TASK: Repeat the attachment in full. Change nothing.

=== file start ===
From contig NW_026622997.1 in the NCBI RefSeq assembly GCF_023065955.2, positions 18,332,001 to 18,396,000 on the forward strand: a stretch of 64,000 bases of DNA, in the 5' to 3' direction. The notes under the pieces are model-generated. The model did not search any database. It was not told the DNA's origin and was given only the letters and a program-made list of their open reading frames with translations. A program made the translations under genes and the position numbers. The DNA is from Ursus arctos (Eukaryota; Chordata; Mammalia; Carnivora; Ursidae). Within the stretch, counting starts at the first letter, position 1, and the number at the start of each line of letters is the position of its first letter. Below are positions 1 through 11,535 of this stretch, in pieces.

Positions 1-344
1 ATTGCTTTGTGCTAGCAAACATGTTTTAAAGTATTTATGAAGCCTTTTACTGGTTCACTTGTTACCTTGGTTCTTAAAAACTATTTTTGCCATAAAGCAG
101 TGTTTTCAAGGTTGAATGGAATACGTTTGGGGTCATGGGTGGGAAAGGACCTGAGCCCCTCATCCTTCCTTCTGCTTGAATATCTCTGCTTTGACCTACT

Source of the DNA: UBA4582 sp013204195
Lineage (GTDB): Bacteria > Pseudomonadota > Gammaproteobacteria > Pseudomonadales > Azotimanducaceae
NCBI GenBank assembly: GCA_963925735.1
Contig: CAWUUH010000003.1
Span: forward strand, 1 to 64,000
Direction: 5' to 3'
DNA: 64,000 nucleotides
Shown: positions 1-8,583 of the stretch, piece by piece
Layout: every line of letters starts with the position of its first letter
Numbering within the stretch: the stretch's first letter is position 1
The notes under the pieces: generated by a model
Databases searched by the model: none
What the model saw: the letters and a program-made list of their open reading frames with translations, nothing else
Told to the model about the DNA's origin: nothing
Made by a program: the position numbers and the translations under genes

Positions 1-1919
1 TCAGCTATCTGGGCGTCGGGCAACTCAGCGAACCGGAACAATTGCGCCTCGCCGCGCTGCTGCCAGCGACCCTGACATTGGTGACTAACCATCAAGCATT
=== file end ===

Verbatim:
From contig NW_026622997.1 in the NCBI RefSeq assembly GCF_023065955.2, positions 18,332,001 to 18,396,000 on the forward strand: a stretch of 64,000 bases of DNA, in the 5' to 3' direction. The notes under the pieces are model-generated. The model did not search any database. It was not told the DNA's origin and was given only the letters and a program-made list of their open reading frames with translations. A program made the translations under genes and the position numbers. The DNA is from Ursus arctos (Eukaryota; Chordata; Mammalia; Carnivora; Ursidae). Within the stretch, counting starts at the first letter, position 1, and the number at the start of each line of letters is the position of its first letter. Below are positions 1 through 11,535 of this stretch, in pieces.

Positions 1-344
1 ATTGCTTTGTGCTAGCAAACATGTTTTAAAGTATTTATGAAGCCTTTTACTGGTTCACTTGTTACCTTGGTTCTTAAAAACTATTTTTGCCATAAAGCAG
101 TGTTTTCAAGGTTGAATGGAATACGTTTGGGGTCATGGGTGGGAAAGGACCTGAGCCCCTCATCCTTCCTTCTGCTTGAATATCTCTGCTTTGACCTACT

Source of the DNA: UBA4582 sp013204195
Lineage (GTDB): Bacteria > Pseudomonadota > Gammaproteobacteria > Pseudomonadales > Azotimanducaceae
NCBI GenBank assembly: GCA_963925735.1
Contig: CAWUUH010000003.1
Span: forward strand, 1 to 64,000
Direction: 5' to 3'
DNA: 64,000 nucleotides
Shown: positions 1-8,583 of the stretch, piece by piece
Layout: every line of letters starts with the position of its first letter
Numbering within the stretch: the stretch's first letter is position 1
The notes under the pieces: generated by a model
Databases searched by the model: none
What the model saw: the letters and a program-made list of their open reading frames with translations, nothing else
Told to the model about the DNA's origin: nothing
Made by a program: the position numbers and the translations under genes

Positions 1-1919
1 TCAGCTATCTGGGCGTCGGGCAACTCAGCGAACCGGAACAATTGCGCCTCGCCGCGCTGCTGCCAGCGACCCTGACATTGGTGACTAACCATCAAGCATT